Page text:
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And slumbering oscitancy mars the Brood?
The nurse no doubt. Regardless of her charge
She needs herself correction; needs to learn,
That it is dangerous sporting with the world,
With things so sacred as a nation's trust,
The nurture of her youth, her dearest pledge.

All are not such. I had a brother once—
Peace to the memory of a man of worth,
A man of letters, and of manners too!
Of manners sweet as virtue always wears,
When gay good-nature dresses her in smiles.
. He graced a college*, in which order yet
Was sacred; and was honoured, loved, and wept,
By more than one, themselves conspicuous there.
Some minds are tempered happily, and mixt
With such ingredients of good sense, and taste
Of what is excellent in man, they thirst
With such a zeal to be what they approve,
That no restraint can circumscribe them more
Than they themselves by choice, for wisdom's sake;
Nor can example hurt them: what they see
Of vice in others but enhancing more
The charms of virtue in their just esteem.
If such escape contagion, and emerge
Pure from so foul a pool to shine abroad,

* Ben'et Coll. Cambridge.

And give the world their talents and themselves,
Small thanks to those whose negligence or sloth
Exposed their inexperience to the snare,
And left them to an undirected choice.

See then the quiver broken and decayed,
In which are kept our arrows! Rusting there
In wild disorder, and unfit for use,
What wonder if, discharged into the world,
They shame their shooters with a random flight,
Their points obtuse and feathers drunk with wine!
Well may the church wage unsuccessful war
With such artillery armed. Vice parries wide
The undreaded volley with a sword of straw,
And stands an impudent and fearless mark.
Have we not tracked the felon home, and found
His birth place and his dam? The country mourns,
Mourns because every plague', that can infest
Society, and that saps and worms the base
Of the edifice, that policy has raised,
Swarms in all quarters: meets the eye, the ear,
And suffocates the breath at every turn.
Profusion breeds them ; and the cause itself
Of that calamitous mischief has been found:
Found too where most offensive, in the skirts
Of the robed pedagogue! Else let the arraigned
Stand up unconscious, and refute the charge.
So, when the Jewish leader stretched his arm,

And waved his rod divine, a race obscene,
Spawned in the muddy beds of Nile, camr jrth,
Polluting Egypt: gardens, fields, and plains,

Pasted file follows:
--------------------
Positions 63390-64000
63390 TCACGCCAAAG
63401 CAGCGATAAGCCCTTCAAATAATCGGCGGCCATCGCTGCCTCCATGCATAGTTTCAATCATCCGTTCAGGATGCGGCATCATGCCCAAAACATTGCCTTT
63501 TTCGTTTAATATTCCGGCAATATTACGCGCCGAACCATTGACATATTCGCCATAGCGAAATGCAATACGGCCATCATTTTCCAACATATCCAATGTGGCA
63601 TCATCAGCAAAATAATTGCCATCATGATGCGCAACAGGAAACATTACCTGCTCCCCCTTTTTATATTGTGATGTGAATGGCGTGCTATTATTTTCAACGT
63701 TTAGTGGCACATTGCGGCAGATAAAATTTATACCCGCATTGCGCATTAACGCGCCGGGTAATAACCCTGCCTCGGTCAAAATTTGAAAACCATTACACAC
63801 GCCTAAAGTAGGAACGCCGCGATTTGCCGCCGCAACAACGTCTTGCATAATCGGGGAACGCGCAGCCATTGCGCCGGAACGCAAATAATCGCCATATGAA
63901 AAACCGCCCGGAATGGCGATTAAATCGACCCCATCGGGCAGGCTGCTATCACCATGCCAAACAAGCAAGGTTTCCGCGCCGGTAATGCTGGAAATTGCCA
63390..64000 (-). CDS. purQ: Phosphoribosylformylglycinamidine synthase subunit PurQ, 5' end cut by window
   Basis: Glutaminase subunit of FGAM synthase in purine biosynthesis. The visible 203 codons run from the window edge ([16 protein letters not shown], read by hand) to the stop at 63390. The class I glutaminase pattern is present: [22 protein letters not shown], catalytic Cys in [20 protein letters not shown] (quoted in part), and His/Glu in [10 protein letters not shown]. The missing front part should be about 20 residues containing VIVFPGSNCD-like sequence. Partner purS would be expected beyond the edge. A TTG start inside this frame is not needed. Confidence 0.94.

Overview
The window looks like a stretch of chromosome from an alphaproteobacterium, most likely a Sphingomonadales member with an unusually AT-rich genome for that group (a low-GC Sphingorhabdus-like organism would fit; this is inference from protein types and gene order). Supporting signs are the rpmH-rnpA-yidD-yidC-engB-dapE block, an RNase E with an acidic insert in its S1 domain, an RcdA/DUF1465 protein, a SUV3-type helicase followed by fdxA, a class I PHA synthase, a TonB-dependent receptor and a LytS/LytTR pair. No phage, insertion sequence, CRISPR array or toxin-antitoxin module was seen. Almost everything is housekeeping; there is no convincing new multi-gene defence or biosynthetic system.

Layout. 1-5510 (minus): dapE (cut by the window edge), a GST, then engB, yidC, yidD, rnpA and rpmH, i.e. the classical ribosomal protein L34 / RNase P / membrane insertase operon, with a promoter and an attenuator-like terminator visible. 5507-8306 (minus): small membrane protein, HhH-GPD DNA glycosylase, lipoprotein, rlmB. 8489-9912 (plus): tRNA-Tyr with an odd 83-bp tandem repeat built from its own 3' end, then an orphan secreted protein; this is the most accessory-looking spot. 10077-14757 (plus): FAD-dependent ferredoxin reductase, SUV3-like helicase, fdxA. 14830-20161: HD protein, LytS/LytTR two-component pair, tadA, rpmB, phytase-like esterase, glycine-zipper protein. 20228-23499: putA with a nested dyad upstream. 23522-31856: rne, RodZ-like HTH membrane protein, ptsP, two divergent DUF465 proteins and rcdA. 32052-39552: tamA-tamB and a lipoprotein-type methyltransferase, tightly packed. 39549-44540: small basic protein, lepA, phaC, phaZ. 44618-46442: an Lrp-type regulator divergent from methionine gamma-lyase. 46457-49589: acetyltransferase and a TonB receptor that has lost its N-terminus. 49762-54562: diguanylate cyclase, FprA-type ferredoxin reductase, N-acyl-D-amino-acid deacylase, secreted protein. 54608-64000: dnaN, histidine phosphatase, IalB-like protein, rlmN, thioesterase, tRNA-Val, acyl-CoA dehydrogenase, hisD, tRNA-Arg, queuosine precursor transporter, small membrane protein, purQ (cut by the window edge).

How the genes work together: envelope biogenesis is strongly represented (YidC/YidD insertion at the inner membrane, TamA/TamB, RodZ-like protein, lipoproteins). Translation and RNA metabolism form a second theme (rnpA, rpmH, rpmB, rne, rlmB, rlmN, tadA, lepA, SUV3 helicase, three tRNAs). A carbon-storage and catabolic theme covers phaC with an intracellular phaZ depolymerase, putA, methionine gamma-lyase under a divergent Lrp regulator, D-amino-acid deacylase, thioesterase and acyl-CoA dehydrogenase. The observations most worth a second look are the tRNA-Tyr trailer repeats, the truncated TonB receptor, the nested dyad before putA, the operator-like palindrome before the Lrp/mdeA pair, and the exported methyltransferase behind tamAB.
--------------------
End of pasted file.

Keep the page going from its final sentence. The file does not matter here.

Were covered with the pest; the streets were filled;
The croaking nuisance lurked in every nook;
Nor palaces, nor even chambers, 'scaped;
And the land stank—so numerous was the fry.

THE TASK.

BOOK III.

f HE GARDEN.

'The Argument.

Self-recollection and reproof.—Address to domestic happiness.—Some account of myself.—The vanity of many of their pursuits who are reputed wise.— Justification of my censures.—Divine illumination necessary to the most expert philosopher.—The question, What is tf uth? answered by other questions.—Domestic happiness addressed again.—Few lo^trs of the country.—My tame hare.—Occupations of a retired gentleman in his garden.—Pruning.—Framing.—Greenhouse.—Sowing of flowerseeds.—TJie country preferable to the town even

. in the wiror.-Reasons why it is deserted at that season.'—KuinouTeffeCts of gaming and of expensive improvement.—Book concludes with an apostrophe to the metropolis.

As one, who long in thickets and in brakes
Entangled winds now this way and now that
His devious course uncertain, seeking home;
Or, having long in miry ways been foiled

And sore discomfited, from slough to slough

Plunging and half despairing of escape;

If chance at length he find a greensward smooth

And faithful to the foot, his spirits rise,

He chirrups brisk his ear-erecting steed,

And winds his way with pleasure and with ease;

So I, designing other themes, and called

To adorn the Sofa with eulogium due,

To tell its slumbers, and to paint its dreams,

Have rambled wide. In country, city, seat

Of academic fame (however deserved),

Long held, and scarcely disengaged at last.

But now with pleasant pace a cleanlier road

I mean to tread. I feel myBelf at large,

Courageous and refreshed for future toil,

If toil await me, or if dangers new.

Since pulpits fail, and sounding boards reflect Most part and empty ineffectual sound, What chance that I to fame so little known, Nor conversant with men or manners much, Should speak to purpose, or with better hope Crack the satiric thong? "Twere wiser far For me, enamoured of sequestered scenes, And charmed with rural beauty, to repose, Where chance may throw me, beneath elm or vine, My languid limbs, when summer sears the plains; Or, when rough winter rages, on the soft

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